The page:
Conservatives handling of foreign worker issue lacks compassion

They came seeking the Canadian dream.

For years, foreign workers have worked in jobs Canadians didn’t want: on farms and in processing plants, hotels and restaurant kitchens. They helped keep both rural communities and the national economy afloat.

These workers send every extra penny back home to their families, where those hard earned dollars mean an education for their children, clothes on their families’ backs, food in their relatives’ bellies and a sturdy roof over their loved ones’ heads.

Their employers, especially Canadian farmers, can’t pile on the praise fast enough.

The foreign workers are hard-working, genuine, dedicated and dependable, their employers say, which is high praise from folks who aren’t known to mince their words.

More than one farmer has said they wish the workers could stay and become a permanent part of their farm family.

Many have spent thousands of dollars on attempts to keep their workers, while others express frustration over the lack of available avenues to permanent residency.

The workers who are leaving are their operations’ best and often most experienced employees, farmers and processors lament. They are an integral part of local communities, which were once built by immigrants.

The problem is the Canadian government doesn’t want these “low-skilled” workers to stay.

As of April 1, “low-skilled” temporary foreign workers who have been in Canada for four years or more must leave Canada for at least four years before they can return to work. The rule is said to affect tens of thousands of foreign workers, an estimated 16,000 in Alberta alone.

The federal Conservatives insist the rule, which was part of a series of changes to the Temporary Foreign Worker Program in 2011, is designed to ensure “Canadian workers have access to Canadian jobs.”

The government insists that em-ployers had four years to prepare for the impending exodus of foreign workers. Employers who are short workers should “raise wages and hire Canadians” to fill the void, employment minister Pierre Poilievre told reporters April 1.

Companies wanting to keep their foreign workers should have applied for permanent residency, ministers and government media hacks insist, even though there is no federal pathway for low-skilled workers.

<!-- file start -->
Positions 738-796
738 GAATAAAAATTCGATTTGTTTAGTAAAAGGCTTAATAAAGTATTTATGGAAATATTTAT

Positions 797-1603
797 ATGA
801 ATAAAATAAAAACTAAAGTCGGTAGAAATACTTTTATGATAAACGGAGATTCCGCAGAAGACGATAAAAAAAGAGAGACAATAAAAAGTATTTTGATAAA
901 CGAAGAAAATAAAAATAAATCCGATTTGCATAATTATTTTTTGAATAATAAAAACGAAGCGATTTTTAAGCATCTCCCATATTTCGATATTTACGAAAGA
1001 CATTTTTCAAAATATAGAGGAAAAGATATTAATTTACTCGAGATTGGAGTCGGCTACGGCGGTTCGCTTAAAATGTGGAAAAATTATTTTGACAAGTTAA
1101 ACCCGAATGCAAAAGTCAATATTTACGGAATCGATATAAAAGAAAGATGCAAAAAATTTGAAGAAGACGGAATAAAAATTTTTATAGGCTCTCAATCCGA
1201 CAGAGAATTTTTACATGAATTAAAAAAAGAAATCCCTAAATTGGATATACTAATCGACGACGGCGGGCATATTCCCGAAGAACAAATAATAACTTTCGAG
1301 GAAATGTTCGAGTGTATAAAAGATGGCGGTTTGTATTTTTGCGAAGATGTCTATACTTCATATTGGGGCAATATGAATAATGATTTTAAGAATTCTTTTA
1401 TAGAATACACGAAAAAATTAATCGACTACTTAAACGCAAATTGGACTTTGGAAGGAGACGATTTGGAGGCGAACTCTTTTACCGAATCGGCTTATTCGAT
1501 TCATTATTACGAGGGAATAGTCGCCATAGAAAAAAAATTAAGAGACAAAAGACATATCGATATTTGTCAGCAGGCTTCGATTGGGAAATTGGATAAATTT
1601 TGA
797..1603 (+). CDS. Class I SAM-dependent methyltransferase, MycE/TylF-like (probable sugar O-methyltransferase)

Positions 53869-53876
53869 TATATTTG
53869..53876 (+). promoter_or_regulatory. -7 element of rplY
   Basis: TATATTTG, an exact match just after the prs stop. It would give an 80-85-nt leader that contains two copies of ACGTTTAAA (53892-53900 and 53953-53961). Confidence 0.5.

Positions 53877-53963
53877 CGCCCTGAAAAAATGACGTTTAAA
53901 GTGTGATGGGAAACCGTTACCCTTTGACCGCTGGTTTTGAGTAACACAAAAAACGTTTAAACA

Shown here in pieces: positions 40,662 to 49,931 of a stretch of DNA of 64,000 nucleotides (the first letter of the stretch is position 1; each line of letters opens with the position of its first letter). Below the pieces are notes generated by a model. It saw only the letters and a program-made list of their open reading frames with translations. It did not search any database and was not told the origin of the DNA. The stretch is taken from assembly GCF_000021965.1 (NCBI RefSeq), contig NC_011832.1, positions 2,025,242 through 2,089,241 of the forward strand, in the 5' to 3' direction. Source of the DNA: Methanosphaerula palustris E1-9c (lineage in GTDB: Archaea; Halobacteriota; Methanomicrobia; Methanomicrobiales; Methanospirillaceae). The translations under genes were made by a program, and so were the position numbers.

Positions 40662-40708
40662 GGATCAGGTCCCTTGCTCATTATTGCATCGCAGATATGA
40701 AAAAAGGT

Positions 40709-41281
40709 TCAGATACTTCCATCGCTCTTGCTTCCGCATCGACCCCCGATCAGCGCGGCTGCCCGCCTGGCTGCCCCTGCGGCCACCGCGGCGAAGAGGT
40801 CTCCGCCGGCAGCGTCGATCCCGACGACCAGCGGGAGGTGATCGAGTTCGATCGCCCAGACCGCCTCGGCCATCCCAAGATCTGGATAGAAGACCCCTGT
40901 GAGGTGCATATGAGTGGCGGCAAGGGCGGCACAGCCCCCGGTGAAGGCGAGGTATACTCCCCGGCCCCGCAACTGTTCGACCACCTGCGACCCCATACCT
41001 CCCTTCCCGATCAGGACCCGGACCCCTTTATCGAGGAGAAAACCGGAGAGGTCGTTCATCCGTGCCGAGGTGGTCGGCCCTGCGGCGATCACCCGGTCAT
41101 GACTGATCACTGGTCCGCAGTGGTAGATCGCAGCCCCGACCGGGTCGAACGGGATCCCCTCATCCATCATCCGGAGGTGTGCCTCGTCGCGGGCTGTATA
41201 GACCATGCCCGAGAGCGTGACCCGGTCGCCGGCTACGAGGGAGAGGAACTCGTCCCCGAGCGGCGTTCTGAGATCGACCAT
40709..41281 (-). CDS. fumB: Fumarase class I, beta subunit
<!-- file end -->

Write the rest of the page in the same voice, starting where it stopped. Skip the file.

As for provincial pathways, only Alberta allows applications for all low-skilled workers, while Sask-atchewan recently streamlined its program to make it easier for farmers to keep agriculture workers.

Poilievre and immigration minister Chris Alexander have repeatedly issued statements warning that foreign workers who “go underground” will be found and prosecuted under Canadian law.

It’s worth noting that the warning was first issued in response to an investigative report by iPolitics that found unscrupulous immigration consultants were preying on vulnerable foreign workers who are about to be sent home, charging them thousands of dollars for the false promise of permanent residency.

The federal Conservatives promised to crack down on fraudulent immigration consultants in 2012.

The political rhetoric is clearly an attempt by the government to save face after it took a sledgehammer to the program.

The changes were a response to a handful of scandals that triggered much public anger about the way the program was being run.

What the Conservatives didn’t realize was those changes would have disastrous consequences for Canada’s billion-dollar agriculture industry, where labour continues to be in tight supply across the value chain.

This shortage severely affects the party’s political base in an election year.

The federal Conservatives’ campaign message is that they are the party that best protects “Canadian values.”

The party’s handling of the foreign worker file tells a different story: one where those Canadian principles have been trampled upon for short-term political gains at the expense of an extremely vulnerable population that wants nothing more than a chance at the Canadian dream.

The Conservatives pride themselves on being guardians of Canada’s moral code. Isn’t compassion an integral part of it?

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